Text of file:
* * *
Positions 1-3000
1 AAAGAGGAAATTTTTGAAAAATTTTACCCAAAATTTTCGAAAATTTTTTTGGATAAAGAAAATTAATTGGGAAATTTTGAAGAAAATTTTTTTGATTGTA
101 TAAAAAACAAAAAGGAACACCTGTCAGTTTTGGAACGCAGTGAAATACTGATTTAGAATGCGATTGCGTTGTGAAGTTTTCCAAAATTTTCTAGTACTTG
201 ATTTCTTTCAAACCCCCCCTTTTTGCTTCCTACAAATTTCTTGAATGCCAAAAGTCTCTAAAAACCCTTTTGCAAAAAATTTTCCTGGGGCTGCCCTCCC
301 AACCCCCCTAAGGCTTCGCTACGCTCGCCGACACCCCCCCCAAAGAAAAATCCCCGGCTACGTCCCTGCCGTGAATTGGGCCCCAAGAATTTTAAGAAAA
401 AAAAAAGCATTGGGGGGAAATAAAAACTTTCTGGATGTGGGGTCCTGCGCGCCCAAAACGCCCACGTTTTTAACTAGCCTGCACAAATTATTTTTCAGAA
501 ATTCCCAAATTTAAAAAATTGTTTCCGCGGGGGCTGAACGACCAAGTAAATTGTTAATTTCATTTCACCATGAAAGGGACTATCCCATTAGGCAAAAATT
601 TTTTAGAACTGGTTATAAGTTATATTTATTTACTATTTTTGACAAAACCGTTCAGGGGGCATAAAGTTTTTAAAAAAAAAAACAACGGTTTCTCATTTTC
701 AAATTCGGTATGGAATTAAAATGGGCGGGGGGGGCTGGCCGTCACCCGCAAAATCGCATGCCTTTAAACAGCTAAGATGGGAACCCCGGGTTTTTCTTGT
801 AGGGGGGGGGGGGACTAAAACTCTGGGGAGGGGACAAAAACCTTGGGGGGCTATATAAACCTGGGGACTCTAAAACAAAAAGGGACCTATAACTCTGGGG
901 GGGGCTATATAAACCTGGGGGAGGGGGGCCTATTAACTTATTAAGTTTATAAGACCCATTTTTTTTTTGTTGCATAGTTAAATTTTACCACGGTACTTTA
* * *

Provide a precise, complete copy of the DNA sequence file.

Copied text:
Positions 1-3000
1 AAAGAGGAAATTTTTGAAAAATTTTACCCAAAATTTTCGAAAATTTTTTTGGATAAAGAAAATTAATTGGGAAATTTTGAAGAAAATTTTTTTGATTGTA
101 TAAAAAACAAAAAGGAACACCTGTCAGTTTTGGAACGCAGTGAAATACTGATTTAGAATGCGATTGCGTTGTGAAGTTTTCCAAAATTTTCTAGTACTTG
201 ATTTCTTTCAAACCCCCCCTTTTTGCTTCCTACAAATTTCTTGAATGCCAAAAGTCTCTAAAAACCCTTTTGCAAAAAATTTTCCTGGGGCTGCCCTCCC
301 AACCCCCCTAAGGCTTCGCTACGCTCGCCGACACCCCCCCCAAAGAAAAATCCCCGGCTACGTCCCTGCCGTGAATTGGGCCCCAAGAATTTTAAGAAAA
401 AAAAAAGCATTGGGGGGAAATAAAAACTTTCTGGATGTGGGGTCCTGCGCGCCCAAAACGCCCACGTTTTTAACTAGCCTGCACAAATTATTTTTCAGAA
501 ATTCCCAAATTTAAAAAATTGTTTCCGCGGGGGCTGAACGACCAAGTAAATTGTTAATTTCATTTCACCATGAAAGGGACTATCCCATTAGGCAAAAATT
601 TTTTAGAACTGGTTATAAGTTATATTTATTTACTATTTTTGACAAAACCGTTCAGGGGGCATAAAGTTTTTAAAAAAAAAAACAACGGTTTCTCATTTTC
701 AAATTCGGTATGGAATTAAAATGGGCGGGGGGGGCTGGCCGTCACCCGCAAAATCGCATGCCTTTAAACAGCTAAGATGGGAACCCCGGGTTTTTCTTGT
801 AGGGGGGGGGGGGACTAAAACTCTGGGGAGGGGACAAAAACCTTGGGGGGCTATATAAACCTGGGGACTCTAAAACAAAAAGGGACCTATAACTCTGGGG
901 GGGGCTATATAAACCTGGGGGAGGGGGGCCTATTAACTTATTAAGTTTATAAGACCCATTTTTTTTTTGTTGCATAGTTAAATTTTACCACGGTACTTTA